Follow
Share

I am so mentally exhausted and no one appreciates what I am doing for my mother and grand baby here in my mother's house. I have been caring for her solo for 5 years now and do everything for her except wipe her bottom. I also help immensely with my little grand baby (taking her to daycare, bathing and babysitting her, feeding her) all of things her mother should be doing now that she is unemployed. She lets my son do it all which I think is so unfair. Of course he is stressed out as am I with so much responsibility. I am thinking of telling my mother and the home health nurses who only come here once a week that I have to leave for a while. But I am so afraid my son will start on his drinking binge and his baby and my mother will be neglected. My mother has outlived all of her assets and only gets a small pension from my deceased father. I receive a widow's benefit which barely meets poverty standard. Further, my mother refuses to leave her home. Any helpful advice would be wonderful. I have crying spells everyday, depression and anxiety. Thank you and God Bless all caregivers posting her on this wonderful website.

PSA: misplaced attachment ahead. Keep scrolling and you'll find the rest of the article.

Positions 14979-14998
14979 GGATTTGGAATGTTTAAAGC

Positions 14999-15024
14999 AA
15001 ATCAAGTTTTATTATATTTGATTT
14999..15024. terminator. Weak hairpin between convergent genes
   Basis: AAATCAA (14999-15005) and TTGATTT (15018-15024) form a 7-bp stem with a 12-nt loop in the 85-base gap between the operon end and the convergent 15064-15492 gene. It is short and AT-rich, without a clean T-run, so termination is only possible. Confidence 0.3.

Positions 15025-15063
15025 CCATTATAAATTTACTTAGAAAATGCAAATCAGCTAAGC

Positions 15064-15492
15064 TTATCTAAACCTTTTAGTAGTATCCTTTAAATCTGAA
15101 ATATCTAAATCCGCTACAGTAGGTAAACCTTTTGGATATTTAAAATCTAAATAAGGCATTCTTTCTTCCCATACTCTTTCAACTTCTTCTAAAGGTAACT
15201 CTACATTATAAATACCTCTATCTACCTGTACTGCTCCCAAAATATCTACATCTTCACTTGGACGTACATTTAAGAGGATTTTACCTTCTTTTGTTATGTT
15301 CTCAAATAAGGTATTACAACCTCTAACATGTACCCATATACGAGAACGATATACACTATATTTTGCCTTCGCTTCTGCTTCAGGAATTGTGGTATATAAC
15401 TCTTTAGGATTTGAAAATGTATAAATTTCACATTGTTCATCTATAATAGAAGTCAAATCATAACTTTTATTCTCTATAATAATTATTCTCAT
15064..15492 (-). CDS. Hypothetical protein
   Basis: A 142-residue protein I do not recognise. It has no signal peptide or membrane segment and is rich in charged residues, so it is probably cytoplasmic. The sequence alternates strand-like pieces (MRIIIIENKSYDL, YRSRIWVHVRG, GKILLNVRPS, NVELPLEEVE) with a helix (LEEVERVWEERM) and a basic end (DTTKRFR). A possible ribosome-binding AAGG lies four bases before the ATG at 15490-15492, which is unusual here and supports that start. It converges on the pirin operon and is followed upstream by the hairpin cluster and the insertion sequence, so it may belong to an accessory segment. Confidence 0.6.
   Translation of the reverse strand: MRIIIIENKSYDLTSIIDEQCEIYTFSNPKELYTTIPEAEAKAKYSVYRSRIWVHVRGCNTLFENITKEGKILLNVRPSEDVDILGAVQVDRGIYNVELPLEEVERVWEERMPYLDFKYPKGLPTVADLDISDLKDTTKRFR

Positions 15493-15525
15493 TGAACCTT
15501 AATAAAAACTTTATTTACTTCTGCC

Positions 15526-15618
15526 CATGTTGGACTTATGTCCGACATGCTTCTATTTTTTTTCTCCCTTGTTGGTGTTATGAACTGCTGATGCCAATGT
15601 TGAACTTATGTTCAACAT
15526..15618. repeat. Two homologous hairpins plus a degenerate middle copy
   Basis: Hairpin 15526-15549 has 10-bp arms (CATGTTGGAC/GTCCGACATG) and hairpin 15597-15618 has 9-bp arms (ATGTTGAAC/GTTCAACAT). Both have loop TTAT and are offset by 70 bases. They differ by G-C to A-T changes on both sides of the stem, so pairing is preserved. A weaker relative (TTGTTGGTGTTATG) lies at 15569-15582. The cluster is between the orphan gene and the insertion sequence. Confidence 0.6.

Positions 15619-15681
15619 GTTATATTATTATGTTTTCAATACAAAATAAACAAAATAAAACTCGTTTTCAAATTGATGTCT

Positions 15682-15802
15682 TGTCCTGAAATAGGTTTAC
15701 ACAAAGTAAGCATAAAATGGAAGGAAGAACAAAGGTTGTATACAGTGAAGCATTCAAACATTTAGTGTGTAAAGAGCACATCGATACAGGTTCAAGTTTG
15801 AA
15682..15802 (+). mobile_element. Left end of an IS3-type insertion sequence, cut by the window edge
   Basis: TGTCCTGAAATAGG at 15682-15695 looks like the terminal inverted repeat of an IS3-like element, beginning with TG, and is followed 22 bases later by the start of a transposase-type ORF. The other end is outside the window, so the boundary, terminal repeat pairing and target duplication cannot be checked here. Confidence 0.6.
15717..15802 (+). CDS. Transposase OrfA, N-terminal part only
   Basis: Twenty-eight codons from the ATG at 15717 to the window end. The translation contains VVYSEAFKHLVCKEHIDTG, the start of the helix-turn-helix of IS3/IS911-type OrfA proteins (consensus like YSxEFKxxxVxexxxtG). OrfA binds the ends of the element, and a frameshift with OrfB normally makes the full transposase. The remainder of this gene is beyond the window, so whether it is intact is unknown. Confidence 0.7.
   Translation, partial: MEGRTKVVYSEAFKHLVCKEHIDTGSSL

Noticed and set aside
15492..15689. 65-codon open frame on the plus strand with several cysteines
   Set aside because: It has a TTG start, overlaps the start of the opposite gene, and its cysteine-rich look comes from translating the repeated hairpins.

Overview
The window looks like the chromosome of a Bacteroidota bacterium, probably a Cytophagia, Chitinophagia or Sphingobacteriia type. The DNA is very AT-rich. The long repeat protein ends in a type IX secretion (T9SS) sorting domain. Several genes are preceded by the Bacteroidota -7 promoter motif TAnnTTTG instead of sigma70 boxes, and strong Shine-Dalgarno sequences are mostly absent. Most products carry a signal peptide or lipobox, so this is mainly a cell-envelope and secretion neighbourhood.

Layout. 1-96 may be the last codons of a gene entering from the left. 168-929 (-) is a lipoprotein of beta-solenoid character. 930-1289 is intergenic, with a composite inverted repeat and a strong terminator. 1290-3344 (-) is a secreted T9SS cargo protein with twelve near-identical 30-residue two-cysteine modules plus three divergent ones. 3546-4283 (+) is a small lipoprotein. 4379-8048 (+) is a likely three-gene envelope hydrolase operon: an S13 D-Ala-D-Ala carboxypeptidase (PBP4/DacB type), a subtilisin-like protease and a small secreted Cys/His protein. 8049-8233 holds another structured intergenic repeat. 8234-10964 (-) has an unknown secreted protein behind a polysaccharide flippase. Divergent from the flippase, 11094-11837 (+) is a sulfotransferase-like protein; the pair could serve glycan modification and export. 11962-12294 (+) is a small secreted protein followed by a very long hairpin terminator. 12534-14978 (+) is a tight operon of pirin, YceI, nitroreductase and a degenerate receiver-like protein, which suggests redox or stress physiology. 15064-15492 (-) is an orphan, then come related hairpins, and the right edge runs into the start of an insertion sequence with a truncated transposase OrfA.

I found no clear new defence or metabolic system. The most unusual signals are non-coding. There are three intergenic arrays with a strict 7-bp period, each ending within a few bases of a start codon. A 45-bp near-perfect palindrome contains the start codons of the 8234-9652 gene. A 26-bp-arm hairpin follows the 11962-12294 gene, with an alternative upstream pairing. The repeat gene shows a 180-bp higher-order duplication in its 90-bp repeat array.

This question has been closed for answers. Ask a New Question.
Find Care & Housing
You cannot elect a POA at all. You can make suggestions, but your mother must make the decision.

I really don't see that who is POA is the crux of your situation. Isn't the problem really more about who does all the work? Who pays their fair share?
Helpful Answer (3)
Report

God bless that poor baby!
Helpful Answer (1)
Report

They look at everything and if she won't cooperate, mom won't get Medicaid. As far as who claims her on taxes the parents have to agree on it. The IRS will bounce the returns if they both claim the child. Your son needs a child support agreement in writing if he intends to claim the child.
Helpful Answer (1)
Report

Pamstegman: thank you for your reply. Grand baby goes to sitter's house 3 days a week and son pays for this care as GF is unemployed. Will caseworker look at GF's unemployment check as contribution towards mother? (GF (mother of baby) cares for her 2 days a week. She is not looking for another job currently and is living off my son and me. Also, Gf was claiming baby as tax break. Can my son claim baby this year since he is paying for majority of baby's needs? Thank you again.
Helpful Answer (0)
Report

Social Worker and Caseworker are the same, yes. GF living there part time? Who watches the baby when she is in school? Medicaid will look at the entire family household income. Certainly they will help your mother, but they will also expect everyone to contribute. 25% each, 4 adults, split the costs 4 ways. The social worker will be very careful not to make grandma a cash cow.
Helpful Answer (1)
Report